So, when my head hit the pillow at 10:30, I expected to be sawing logs in seconds.  But, again, I found myself unable to sleep right away.

But tonight was different.

I wasn’t thinking about exciting things.  I wasn’t thinking about anything at all.  For some reason, I just couldn’t sleep.  I could hear our youngest, Scooters, peep every once-in-a-while, but that didn’t really keep me up.

I decided to get dressed and do a couple of things in the office, in hopes that they would help me sleep.

While in there, Scooters’ cries got louder and more sustained.  I kept telling myself he’d go to sleep.

He didn’t.  He just cried longer and louder.  I told myself “he’s cutting teeth, he needs to learn to sleep through it.”

But after 30 minutes or so and a particularly heart-wrenching cry, I went in.

Boy, was I glad I did.

Somehow, his heater had gotten turned up to…90 degrees.  Let me type that again.  90 degrees.

It was 11:30 and his bedtime is 6:00.  His room had been 90 degrees for 5.5 hours.

I grabbed Scooters and his hair was sweaty and matted and his huge cheeks were as flushed as you can imagine.  He felt like he was on fire.

My first instinct was to get Heidi and figure out what to do.  But then, I realized she was tired, too.  And I don’t always have to consult somebody else before making a decision.  So, I let her sleep.

I opened the door, turned the heater down and turned the fan on.  Then, I took Scooters and we went outside and sat on the porch (it’s pretty chilly tonight, like 40s).  That helped quite a bit.  Then, he acted hungry, so I took him in and got him a bottle.  I also washed his head and face with a cold washcloth, which I then put at the back of his neck while he drank his bottle.

Finally, after all that, we went up to his room and checked the temperature.  85 degrees.  Unacceptable.

So, I opened the window and we sat there, in the dark, for 15 minutes or so, while the room began to cool down.  We talked and played and then I gave him some more Tylenol and put him back to sleep.  This time, the door was closed, the fan was on and the window was still open.  I’ll go back in there in a few minutes and check the temperature and close the window.

It was horrifying to see my little guy in that kind of condition.  But it felt good to make it better and still let my hard-working, exhausted wife sleep.  Plus, Scooters and I connected some more and had fun.

Typically, I would let Heidi take the lead in fixing those problems but it felt good to do what made sense.  Sure, I can think of a few things I could have done better, but I felt more like a parent tonight because I let my love for Scooters and my instincts take over.

I love parenting.

(read Part 1 here, part 2 here, part 3 here, part 4 here, part 5 here, part 6 here)

Outdoor concerts are great, aren’t they? The atmosphere is so fun and free, the music is great and the food seems to taste even better, just because you’re outside. It’s one of those near-universal experiences people love.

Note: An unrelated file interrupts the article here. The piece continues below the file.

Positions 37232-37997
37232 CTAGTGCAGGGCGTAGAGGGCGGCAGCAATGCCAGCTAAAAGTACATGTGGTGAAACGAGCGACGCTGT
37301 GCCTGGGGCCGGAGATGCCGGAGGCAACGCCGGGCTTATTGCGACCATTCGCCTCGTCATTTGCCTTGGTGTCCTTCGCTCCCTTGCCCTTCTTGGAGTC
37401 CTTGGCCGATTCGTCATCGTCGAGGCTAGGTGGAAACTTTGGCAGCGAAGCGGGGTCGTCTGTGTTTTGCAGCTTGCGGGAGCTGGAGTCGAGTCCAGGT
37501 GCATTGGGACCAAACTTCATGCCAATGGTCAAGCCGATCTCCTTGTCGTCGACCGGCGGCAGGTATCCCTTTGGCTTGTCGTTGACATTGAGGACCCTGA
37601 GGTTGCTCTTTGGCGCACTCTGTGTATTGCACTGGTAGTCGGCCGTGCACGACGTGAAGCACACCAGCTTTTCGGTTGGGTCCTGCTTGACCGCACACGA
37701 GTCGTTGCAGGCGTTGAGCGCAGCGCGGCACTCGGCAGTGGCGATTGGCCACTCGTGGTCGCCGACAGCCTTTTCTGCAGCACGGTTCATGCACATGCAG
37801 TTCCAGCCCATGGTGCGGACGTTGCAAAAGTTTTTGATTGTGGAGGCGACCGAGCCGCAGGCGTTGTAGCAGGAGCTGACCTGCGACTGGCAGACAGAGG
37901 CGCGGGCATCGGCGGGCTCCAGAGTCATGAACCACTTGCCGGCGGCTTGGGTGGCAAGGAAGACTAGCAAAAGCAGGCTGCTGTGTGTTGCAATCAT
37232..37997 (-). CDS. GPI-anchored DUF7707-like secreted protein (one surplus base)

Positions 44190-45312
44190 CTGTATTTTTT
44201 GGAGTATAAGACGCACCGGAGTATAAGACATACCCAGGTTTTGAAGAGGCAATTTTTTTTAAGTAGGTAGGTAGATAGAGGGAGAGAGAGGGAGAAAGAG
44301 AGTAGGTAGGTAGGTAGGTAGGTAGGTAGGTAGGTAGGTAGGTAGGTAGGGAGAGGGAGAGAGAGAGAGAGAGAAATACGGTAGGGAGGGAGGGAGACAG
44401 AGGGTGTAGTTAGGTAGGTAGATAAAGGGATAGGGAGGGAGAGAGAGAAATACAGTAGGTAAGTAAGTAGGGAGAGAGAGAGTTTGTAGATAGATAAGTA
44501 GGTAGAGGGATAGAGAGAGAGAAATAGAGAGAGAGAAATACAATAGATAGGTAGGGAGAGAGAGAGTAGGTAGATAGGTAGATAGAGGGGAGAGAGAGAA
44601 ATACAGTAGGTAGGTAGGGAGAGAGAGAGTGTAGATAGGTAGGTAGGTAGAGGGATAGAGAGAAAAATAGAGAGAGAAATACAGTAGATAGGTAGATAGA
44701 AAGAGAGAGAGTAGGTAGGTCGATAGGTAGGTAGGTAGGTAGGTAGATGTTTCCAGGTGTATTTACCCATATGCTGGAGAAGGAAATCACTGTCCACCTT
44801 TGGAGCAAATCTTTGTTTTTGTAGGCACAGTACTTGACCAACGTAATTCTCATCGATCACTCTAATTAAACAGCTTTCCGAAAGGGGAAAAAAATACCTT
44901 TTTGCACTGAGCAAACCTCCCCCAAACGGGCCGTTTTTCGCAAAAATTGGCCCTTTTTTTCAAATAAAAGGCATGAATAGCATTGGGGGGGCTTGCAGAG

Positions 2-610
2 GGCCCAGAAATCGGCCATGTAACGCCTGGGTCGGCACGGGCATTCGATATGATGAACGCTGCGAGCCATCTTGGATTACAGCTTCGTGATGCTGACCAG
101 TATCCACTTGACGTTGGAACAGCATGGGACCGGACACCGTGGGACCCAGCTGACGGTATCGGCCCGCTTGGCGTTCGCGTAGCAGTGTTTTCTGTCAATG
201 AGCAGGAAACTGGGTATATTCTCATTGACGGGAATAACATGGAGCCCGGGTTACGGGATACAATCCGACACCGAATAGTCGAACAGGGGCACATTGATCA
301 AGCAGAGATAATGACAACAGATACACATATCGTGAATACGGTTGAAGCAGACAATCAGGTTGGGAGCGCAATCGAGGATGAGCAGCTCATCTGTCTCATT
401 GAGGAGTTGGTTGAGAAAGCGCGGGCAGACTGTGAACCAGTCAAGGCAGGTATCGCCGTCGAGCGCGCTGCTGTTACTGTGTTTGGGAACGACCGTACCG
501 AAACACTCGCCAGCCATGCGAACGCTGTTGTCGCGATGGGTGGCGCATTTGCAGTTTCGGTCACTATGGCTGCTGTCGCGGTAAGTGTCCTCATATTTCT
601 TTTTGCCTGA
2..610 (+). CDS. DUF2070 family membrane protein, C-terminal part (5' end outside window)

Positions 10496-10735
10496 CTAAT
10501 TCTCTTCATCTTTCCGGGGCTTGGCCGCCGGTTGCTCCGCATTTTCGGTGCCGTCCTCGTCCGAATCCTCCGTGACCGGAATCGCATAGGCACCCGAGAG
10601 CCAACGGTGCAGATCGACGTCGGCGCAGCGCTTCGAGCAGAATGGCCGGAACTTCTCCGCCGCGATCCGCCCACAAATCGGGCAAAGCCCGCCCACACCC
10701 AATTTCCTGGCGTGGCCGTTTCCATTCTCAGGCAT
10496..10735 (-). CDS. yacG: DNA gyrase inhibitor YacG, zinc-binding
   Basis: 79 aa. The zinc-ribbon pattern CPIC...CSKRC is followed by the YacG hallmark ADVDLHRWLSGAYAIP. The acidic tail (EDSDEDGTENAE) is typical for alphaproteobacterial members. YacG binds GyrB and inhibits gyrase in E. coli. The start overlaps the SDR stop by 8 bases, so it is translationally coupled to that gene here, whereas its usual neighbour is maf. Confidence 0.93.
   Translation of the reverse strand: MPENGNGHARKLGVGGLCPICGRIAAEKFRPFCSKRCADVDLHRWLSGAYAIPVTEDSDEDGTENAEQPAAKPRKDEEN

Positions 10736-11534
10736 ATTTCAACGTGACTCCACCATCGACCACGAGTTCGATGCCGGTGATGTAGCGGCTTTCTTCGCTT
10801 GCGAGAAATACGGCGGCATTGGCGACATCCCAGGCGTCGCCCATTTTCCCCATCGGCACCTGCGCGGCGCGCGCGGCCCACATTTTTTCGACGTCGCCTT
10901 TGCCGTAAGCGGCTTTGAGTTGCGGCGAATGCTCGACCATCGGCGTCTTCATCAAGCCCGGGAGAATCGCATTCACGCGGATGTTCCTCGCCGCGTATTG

Which is one reason they have tickets. Because if it were free, the venue would fill up too quickly, people would fight for seats and we’d have “Children of the Corn”. And nobody wants that. So, you have to buy a ticket to go.

And that’s exactly what I forgot to do for this date. I thought I could just call up the day before the concert and buy tickets. Turns out, Peter Breinholt is slightly more popular than I gave him credit for. Which means I didn’t have any tickets for the concert on Friday.

But I did get them for Saturday. So, I called Heidi, Jimmy and Heather and we were able to move our busy student schedules out one day and head to the concert on Saturday afternoon. And, believe it or not, all went according to plan.

We had a great time and really enjoyed ourselves. Proof? Here’s the picture:

We had so much fun, we decided to go out again. For 10 hours. A date that included “My Fair Lady” at a small theatre in Orem, Brick Oven and lots of talking until the wee hours. I may or may not have broken her guitar string, too. Which ended up being a great excuse to see her again.

Let’s just say, the ball was rolling. We went on a lot more dates, had tons of fun and I was glad we were dating exclusively. I even went home with her for Thanksgiving with her brother and a friend of theirs.

There were a few bumps in the road before that fateful day on April 30, 2001, when we were sealed in the Salt Lake Temple and a few after. But it’s been, with only one exception, the best thing that ever happened to me. The exception?

Every day since.

(to be continued…for all eternity)

Adonis. Marble, antique torso restored and com...
Image via Wikipedia

(read Part 1 here, part 2 here, part 3 here, part 4 here)

Those of you who were in attendance in that copy room (that is to say, none of you) will recall a man standing there with his arms in the air, parading about the room triumphantly.  To say a certain swagger had found its way into my step as I walked back would not be an exaggeration.  A peacock would have felt humble by comparison.  Not even my psyche could deny that Hot Law Library Chick had written my name on her notes.